8. What did I do for prepping this week? Bought some nitroglycerin, Wow, guess that got the homeland security folks attention. But seriously the stuff I bought was the kind you put under your tongue for chest pain. I had a visit to the local ER for same. Now that probably seems unrelated to this post so let me relate it. As a medic in Vietnam I was exposed to agent orange which was sprayed all over the place. This has been linked to numerous health problems with heart disease being one of them. Basically us vets our dying off at a disproportionate rate as compared to those who were not exposed. Now a lot of our shrimp is imported from Thailand. Some of this has been caught at sea but I can’t help but think a lot of it is farm raised. It’s not hard to raise shrimp and you can do it in ponds easily made from former rice paddies. I can’t help but wonder how many rice paddies in Vietnam are being used to raise shrimp and how much of that product is being sent to Thailand for reshipping under the Thailand label. There is agent orange in those paddies. Suffice it to say we are not eating shrimp from Thailand anymore. Please note that I only suspect the above and have no proof. As a somewhat related note the wife brought shrimp for the Gulf of Texas. No such thing! It’s from the Gulf of Mexico where they had that huge BP oil spill!

  9. Purchase our beef from local farmer who had explained to me how he raises his beef. Eat a fair amount of wild game. Buy from “Farmers Market” and those gardeners who we know personally. Grow as much as we can ourselves and raise our own poultry. It is tough, but don’t be afraid to ask where foods are from or how their grown.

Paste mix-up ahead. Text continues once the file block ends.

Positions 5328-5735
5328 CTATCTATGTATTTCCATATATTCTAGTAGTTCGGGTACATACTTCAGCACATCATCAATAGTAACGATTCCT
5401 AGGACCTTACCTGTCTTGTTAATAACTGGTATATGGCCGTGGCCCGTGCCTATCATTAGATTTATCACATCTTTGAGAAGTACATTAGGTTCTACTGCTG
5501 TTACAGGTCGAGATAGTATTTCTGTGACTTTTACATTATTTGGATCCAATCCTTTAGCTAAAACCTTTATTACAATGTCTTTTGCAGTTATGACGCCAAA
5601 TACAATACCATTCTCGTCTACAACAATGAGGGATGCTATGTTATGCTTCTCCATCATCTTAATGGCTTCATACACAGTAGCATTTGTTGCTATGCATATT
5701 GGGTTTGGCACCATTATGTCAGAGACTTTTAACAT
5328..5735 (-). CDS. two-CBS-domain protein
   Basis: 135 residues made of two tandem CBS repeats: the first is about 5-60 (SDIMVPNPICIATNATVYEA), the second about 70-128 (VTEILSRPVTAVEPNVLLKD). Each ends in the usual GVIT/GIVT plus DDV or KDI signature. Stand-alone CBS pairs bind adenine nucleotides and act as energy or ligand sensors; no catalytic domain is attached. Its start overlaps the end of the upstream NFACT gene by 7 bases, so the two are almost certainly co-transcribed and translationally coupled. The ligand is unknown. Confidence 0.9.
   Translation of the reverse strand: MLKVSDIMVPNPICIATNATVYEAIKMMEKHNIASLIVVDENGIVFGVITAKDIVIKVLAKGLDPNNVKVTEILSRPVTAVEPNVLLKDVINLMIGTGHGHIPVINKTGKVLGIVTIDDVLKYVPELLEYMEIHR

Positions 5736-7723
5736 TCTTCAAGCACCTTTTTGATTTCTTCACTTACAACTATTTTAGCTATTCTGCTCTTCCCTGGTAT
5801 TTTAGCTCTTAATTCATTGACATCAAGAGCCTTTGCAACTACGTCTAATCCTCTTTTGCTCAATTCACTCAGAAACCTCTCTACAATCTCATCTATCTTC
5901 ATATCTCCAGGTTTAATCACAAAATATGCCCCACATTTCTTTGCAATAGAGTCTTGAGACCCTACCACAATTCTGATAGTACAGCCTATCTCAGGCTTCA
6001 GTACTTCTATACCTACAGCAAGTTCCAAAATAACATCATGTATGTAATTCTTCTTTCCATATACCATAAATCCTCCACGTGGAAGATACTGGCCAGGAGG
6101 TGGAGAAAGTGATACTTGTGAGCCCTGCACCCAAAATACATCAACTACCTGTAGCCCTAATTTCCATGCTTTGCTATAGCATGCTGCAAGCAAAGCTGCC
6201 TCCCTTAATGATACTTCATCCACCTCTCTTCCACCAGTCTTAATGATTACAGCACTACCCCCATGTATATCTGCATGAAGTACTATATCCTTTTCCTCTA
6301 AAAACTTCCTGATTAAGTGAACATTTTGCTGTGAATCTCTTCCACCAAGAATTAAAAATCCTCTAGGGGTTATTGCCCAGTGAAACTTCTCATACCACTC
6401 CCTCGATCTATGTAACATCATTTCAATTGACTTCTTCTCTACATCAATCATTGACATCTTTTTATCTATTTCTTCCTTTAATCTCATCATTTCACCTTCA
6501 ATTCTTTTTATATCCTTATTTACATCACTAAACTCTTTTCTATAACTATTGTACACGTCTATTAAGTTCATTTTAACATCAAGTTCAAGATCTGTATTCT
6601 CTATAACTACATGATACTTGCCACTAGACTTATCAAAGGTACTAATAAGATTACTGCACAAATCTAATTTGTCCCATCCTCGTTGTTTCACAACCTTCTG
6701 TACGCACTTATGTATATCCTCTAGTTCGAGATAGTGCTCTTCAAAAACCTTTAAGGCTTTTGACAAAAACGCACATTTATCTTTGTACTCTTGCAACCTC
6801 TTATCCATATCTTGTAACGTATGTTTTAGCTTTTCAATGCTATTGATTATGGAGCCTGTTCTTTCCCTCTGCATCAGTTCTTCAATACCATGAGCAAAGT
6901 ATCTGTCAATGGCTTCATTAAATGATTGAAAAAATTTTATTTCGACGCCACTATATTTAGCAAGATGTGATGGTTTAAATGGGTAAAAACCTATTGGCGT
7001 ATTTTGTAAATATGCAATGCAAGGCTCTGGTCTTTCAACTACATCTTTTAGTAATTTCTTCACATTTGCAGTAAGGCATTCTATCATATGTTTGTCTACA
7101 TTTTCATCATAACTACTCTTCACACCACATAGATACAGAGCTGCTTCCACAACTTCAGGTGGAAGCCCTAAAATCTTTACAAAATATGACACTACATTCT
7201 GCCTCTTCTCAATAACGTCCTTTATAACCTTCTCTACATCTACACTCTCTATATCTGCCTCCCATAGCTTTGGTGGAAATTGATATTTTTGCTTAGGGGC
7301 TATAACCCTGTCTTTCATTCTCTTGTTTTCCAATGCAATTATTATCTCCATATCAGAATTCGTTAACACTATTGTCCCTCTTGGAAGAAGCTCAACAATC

10. I definitely check country of origin. Refuse to buy anything from China no matter how great the prices are. Just not happening.

    I have stopped buying pork from the U.S. because I read that a Chinese company bought out a major supplier. Who knows how they process it and if its coming in from China. Labels don’t tell the whole story.

    Canadian dairy industry doesn’t use growth hormones/antibiotics in their animals so my milk products are strictly Canadian except for kefir. The only supplier that I’ve found for this is American so I only buy it in the organic form.

    Chicken and pork also come from a Canadian source for the same reasons as the dairy. Rarely eat beef and I’m picky about where my fish comes from.

    I avoid produce grown in California due to the fallout from Fukushima. Its tough getting a good variety of fresh produce that I’m comfortable buying. From what I’ve read, Mexican agricultural practices allow for human feces to be used as fertilizer.